DIVE INTO SWIMMING
10 Tips to Optimize Workoutsby Jim Thornton
Swimming may be the perfect lifelong sport; it’s a low-impact, joint-friendly, sustainable way for anyone to stay fit at any age. In taking the plunge—including after a prolonged hiatus—be wisely aware of some caveats.
- Allow for relevant muscles to get into swim-shape. Endurance training increases their ability to use oxygen and nutrients more efficiently.
- Although swimming generally boasts low injury rates, avoid overdoing it. For the first month, concentrate on refining proper technique, including minimizing drag. Intense workouts can come later.
1. Make Like a Missile. With hands alongside the body, push off the wall underwater and glide until coming to a stop. Next, try it with arms outstretched about shoulder-width apart and the head tilted slightly upward like Superman flying. Then, repeat while contorting the body into the longest, straightest, thinnest shape possible. Overlap hands, extend arms and fingertips overhead to the max, squeeze biceps over ears with the head down. After pushing off, bring legs together with knees straight and toes pointed to eliminate any rudder effect.
2. Look Down. Keep the head down with eyes trained on the lane line, reducing drag and strain on the neck and lower back.
3. Roll with It. A good side-to-side body roll cuts drag and activates core muscles in powering arm pulls. Practice rolling by extending the right arm forward as far as possible, place the left arm flat against the torso, then push off the wall with the left shoulder pointing upward, the right, at the pool bottom. Maintain this position while kicking eight to 10 times. Then pull the right arm through the water, simultaneously rolling to the opposite side. Then extend the left arm forward and repeat.
When pulling, concentrate on directing power straight back. Pushing down on the water squanders energy during the onset of the stroke, as does pushing upward during the final phase. It eliminates bobbing.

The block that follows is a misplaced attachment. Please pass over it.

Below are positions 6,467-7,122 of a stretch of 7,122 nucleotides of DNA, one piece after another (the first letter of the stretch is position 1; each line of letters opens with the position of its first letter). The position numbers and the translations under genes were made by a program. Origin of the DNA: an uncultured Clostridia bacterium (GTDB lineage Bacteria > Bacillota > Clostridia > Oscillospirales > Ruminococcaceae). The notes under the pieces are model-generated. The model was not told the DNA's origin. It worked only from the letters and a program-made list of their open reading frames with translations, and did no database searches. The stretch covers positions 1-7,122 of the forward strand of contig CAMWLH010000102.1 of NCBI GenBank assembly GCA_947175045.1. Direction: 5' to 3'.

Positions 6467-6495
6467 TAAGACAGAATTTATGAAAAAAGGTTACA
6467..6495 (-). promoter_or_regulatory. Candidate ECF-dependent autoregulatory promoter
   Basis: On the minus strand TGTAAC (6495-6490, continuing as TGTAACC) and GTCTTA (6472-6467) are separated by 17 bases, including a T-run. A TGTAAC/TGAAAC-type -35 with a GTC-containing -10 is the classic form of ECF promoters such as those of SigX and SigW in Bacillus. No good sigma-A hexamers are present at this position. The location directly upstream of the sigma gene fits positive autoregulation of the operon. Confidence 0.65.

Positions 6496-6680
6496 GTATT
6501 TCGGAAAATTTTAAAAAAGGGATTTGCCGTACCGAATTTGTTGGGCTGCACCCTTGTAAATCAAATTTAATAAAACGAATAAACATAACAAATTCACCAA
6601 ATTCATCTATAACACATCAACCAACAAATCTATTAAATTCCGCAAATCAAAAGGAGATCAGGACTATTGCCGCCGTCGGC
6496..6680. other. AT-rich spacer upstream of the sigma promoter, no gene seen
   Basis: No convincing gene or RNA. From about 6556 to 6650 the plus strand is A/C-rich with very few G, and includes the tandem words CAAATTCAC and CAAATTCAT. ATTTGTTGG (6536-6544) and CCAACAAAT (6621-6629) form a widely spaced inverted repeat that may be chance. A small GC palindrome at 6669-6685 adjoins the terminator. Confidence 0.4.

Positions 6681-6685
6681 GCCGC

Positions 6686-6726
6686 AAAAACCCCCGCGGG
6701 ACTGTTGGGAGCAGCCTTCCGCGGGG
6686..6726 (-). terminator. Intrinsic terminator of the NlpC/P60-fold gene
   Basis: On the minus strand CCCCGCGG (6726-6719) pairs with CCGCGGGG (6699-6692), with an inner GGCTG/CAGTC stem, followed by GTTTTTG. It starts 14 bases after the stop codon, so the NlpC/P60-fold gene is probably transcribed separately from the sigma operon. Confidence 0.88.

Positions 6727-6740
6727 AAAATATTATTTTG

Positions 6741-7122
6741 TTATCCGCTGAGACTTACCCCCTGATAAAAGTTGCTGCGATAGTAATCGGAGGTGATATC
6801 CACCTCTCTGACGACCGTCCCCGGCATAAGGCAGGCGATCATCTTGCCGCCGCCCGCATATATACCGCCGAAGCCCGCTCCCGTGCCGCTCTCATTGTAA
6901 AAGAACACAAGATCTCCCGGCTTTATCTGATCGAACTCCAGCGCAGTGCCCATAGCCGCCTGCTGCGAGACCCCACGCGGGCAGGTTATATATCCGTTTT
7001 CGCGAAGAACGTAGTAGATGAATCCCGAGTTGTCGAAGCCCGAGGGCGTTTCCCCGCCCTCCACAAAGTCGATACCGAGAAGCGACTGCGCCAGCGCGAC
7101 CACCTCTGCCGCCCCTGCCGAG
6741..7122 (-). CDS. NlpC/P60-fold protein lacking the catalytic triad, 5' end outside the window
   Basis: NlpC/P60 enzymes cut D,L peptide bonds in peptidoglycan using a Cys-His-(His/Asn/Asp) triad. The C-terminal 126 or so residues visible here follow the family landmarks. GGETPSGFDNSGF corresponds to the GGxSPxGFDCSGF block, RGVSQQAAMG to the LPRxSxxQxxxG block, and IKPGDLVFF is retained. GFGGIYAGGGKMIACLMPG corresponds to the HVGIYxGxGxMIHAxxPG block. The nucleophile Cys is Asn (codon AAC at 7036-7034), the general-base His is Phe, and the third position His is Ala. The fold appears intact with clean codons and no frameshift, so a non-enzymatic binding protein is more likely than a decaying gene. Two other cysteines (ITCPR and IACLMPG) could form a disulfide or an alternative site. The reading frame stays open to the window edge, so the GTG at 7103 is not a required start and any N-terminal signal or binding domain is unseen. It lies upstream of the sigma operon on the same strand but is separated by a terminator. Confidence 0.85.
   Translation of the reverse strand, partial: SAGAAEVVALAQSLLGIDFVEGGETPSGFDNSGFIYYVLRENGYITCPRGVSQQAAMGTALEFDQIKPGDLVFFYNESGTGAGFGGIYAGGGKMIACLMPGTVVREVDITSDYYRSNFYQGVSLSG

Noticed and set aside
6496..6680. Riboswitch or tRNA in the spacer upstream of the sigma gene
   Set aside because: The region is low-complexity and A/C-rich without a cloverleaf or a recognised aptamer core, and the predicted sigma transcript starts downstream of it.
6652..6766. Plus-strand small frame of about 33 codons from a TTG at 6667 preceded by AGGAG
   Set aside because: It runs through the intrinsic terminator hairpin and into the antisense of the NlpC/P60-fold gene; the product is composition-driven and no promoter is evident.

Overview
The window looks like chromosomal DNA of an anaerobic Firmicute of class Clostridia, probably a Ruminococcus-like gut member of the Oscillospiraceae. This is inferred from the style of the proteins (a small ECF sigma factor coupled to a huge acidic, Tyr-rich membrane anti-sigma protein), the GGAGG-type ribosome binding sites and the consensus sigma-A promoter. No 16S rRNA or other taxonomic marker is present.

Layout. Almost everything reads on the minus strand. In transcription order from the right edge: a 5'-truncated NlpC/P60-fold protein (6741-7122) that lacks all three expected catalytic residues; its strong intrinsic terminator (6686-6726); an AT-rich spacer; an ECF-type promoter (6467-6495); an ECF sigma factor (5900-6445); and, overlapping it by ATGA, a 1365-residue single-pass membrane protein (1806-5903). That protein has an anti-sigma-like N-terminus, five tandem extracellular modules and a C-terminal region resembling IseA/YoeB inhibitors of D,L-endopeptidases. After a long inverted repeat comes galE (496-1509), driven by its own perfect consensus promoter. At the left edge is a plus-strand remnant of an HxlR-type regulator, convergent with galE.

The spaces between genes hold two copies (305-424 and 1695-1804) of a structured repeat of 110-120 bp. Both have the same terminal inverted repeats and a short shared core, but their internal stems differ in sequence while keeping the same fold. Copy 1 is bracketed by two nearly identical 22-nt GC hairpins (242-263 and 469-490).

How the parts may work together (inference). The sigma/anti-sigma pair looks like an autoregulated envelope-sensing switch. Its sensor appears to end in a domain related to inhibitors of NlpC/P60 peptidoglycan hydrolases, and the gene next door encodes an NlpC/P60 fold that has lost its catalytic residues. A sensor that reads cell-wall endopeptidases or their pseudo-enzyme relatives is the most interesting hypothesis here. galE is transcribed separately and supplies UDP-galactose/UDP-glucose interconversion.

4. Control Hands. Keep hands about shoulder-width apart throughout a freestyle pull. To avoid fishtailing from side-to-side, imagine a vertical line separating two halves of the body and don’t allow hands to cross over it.
5. Don’t Kick Hard. A good freestyle kick helps maintain balance and positioning to increase speed. Avoid overkicking; small, quick kicks generate almost as much force as large, powerful ones and with less drag. Point toes, keep knees fairly straight and try to keep legs within the torso’s slipstream.
Learn more from two-time Olympian Chloe Sutton, at Tinyurl.com/ChloeSuttonFreestyleHelp.6. Loosen Ankles. Efficiency is more about ankle flexibility than foot size. If taking up swimming after years of land sports, ankles may be tight and inflexible. Wearing swim fins will loosen them up.
7. Seek Quiet. Make each stroke smooth and “fish-slippery”. Practice swimming quietly. Splashing and thrashing wastes energy.
8. Follow the 10 Percent Rule. The three basic components of swim training are the duration, intensity and frequency of workouts. Seek to increase one component by 10 percent each week; for example, work on duration first and intensity later.
A reasonable goal for most swimmers is to reach three to four sessions a week of 40 to 60 minutes each. Ascertain what’s sustainable for the long term. Once a routine is established, add in short, fast swims, alternating bursts of speed with rest on a one-to-one ratio, such as 30 seconds of sprinting followed by 30 seconds of rest, repeated eight times.
9. Take Tomorrow Off. Rest days enable physical gains, especially as we age. For collegiate swimmers, two practices a day, six days a week might be normal. For retirees, four, one-hour swim practices per week can help preserve fitness safely.
10. Team Up. Coaching and instruction are available for all ages and abilities at many YMCA and recreation centers; check U.S. Masters Swimming at usms.org/club-resources. Learning with others helps keep us motivated.
Jim Thornton, of Sewickley, PA, swam for the University of Michigan in 1970, took a 15-year break, and then resumed competing through U.S. Masters Swimming in 1984. He’s placed in the top 10 nationally 96 times in different events and age groups. In 2012, he placed first worldwide in the 200-meter freestyle for ages 60 to 64.
Image: Marcin Balcerzak/Shutterstock.com